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MB 0044 Production and Operation Management Semester 2 MBA SMU WINTER 2014

MB 0044 Production and Operation Management Semester 2 MBA SMU WINTER 2014

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Dear students to get solved assignments of SMU MBA WINTER 2014 call us at 8510092683 or mail us at mhanda74@gmail.com
Dear students to get solved assignments of SMU MBA WINTER 2014 call us at 8510092683 or mail us at mhanda74@gmail.com

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Dear students to get solved assignments of SMU MBA WINTER 2014 call us at 8510092683 or mail us at
MB 0044 - PRODUCTION AND OPERATION MANAGEMENT
 
1. What is value engineering? List the main benefits of value engineering?
 Answer:
 Value Engineering (VE) or Value Analysis is a methodology by which we try to  find substitutes for a product or an operation.
2. Case study: SABMiller revamps supply chain management SABMiller, the $24bn global brewing giant, is revamping its supply chain management system to reduce stock-outs caused by an increasingly complex and hard to predict market.
 The firm is developing and testing the new system in South Africa with an eye on rolling it out to group companies worldwide, says SABMiller programme manager Rudi van Schoor. The trigger for the revamp came when the company's customers ran out of stocks of popular SABMiller brands during peak periods in two consecutive years, 2007 and 2008. The shortfall on some brands was as high as 22%. "That had a direct impact on the bottom line," Van Schoor says. Given SABMiller's ambition to be the world's most efficient producer, such a gap was never going to be tolerated. But instead of addressing the symptom, it called in management consultancy McKinsey to look at the entire supply chain system to see where it could be improved and future stock-outs avoided. The study revealed a complex situation, one that wasn't susceptible to a "quick fix", Van Schoor says.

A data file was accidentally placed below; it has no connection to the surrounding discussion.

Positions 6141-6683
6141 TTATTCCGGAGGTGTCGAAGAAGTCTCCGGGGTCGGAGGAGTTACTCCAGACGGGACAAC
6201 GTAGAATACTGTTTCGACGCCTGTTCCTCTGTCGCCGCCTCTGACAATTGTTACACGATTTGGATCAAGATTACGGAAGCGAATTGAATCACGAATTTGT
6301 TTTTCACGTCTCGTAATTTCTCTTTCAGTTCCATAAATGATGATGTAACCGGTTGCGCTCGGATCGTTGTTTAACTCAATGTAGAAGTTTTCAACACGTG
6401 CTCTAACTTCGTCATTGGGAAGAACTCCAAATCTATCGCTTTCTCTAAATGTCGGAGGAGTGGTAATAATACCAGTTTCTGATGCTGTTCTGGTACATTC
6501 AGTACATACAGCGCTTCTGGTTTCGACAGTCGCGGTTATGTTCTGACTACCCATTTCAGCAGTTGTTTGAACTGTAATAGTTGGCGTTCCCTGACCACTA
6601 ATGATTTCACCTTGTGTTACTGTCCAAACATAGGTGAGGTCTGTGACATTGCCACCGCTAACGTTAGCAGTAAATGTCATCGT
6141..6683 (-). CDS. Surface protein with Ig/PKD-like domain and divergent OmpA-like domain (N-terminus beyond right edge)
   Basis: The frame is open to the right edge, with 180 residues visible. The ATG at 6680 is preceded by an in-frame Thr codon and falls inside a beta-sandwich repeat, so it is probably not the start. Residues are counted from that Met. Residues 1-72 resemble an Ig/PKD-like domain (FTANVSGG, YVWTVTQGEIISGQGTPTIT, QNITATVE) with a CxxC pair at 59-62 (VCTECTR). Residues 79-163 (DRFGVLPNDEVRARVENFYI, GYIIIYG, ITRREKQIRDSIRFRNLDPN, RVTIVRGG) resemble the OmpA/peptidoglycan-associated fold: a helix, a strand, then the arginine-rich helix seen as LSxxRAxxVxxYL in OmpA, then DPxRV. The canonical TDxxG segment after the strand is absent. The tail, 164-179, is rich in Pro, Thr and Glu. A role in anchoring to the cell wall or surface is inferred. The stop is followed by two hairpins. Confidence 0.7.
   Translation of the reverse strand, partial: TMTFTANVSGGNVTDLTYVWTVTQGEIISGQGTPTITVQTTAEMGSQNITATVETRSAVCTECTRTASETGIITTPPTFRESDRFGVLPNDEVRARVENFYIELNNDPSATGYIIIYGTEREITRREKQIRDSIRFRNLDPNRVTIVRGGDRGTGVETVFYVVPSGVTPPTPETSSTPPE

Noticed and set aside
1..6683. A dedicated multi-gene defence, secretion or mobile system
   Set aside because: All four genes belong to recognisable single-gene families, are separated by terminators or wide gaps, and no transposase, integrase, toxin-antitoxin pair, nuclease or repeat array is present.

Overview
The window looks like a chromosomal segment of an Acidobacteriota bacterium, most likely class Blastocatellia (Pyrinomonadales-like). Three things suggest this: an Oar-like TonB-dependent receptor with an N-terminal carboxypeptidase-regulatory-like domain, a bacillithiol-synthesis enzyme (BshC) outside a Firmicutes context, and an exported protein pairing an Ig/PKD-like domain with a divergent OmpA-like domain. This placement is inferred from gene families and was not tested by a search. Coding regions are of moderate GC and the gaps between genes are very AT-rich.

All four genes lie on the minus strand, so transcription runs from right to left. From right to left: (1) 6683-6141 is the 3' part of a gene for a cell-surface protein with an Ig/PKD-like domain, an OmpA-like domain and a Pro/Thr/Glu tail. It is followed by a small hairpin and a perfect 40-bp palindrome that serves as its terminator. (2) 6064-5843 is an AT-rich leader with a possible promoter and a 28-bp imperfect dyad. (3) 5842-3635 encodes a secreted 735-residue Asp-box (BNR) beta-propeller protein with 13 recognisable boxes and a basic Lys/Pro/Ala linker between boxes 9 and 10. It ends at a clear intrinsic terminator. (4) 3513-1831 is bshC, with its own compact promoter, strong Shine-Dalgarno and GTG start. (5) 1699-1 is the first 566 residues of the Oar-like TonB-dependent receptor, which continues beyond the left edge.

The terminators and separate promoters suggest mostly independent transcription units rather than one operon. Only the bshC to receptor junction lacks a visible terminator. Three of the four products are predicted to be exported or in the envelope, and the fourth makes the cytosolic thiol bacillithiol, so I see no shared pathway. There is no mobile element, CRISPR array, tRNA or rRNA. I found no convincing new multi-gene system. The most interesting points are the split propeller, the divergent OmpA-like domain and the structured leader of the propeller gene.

Demand factors
The ethnically and demographically diverse South African market is one of the world's most complex and fast-changing. Van Schoor cites economic growth, more disposable income in new hands, changing and upgrading tastes, new product development and new routes to market among the factors that influence demand for SABMiller's products. Add to that big event such as the British Lions tour and the 2010 World Cup, and climate change, and the picture becomes more complex.
 
"Our brands are the same as any other brand, especially those at the luxury end," says Van Schoor. "If the customer comes into the shop and can't find our product, he or she has the disposable income and self-confidence to substitute our brand for our competitors'. That's dangerous." Van Schoor says the group has a average stock availability target of 98%. "But for some premium brands the target is 100%," he says. That means it will live with excess stocks of some products, just to ensure that a thirsty customer can get his or her favourite drink, every time.
Maximize profitability
But SABMiller also wants to maximize its profitability. To do all this it must integrate information from a lot of sources. These include sales forecasts for about 2,600 sku locations or depots for the brewing division and 3,100 for the soft drinks division, as well as planned promotions data from the marketing and promotions division, as well as cost and production data, among others. These data must then be converted into raw material purchases, manufacturing scheduling, distribution and stockholding plans for 12 factories (seven breweries and five soft drink plants) and three tiers of distributors, broken down into between 70 and 80 stock-keeping units (skus) for the brewing division and around 270 for soft drinks. And all this must be optimised for profit. "There is inherent volatility of demand in the soft drinks business because of seasonal change, but less in the beer market," Van Schoor says. Even so, improving the accuracy of demand forecasts and schedules and integrating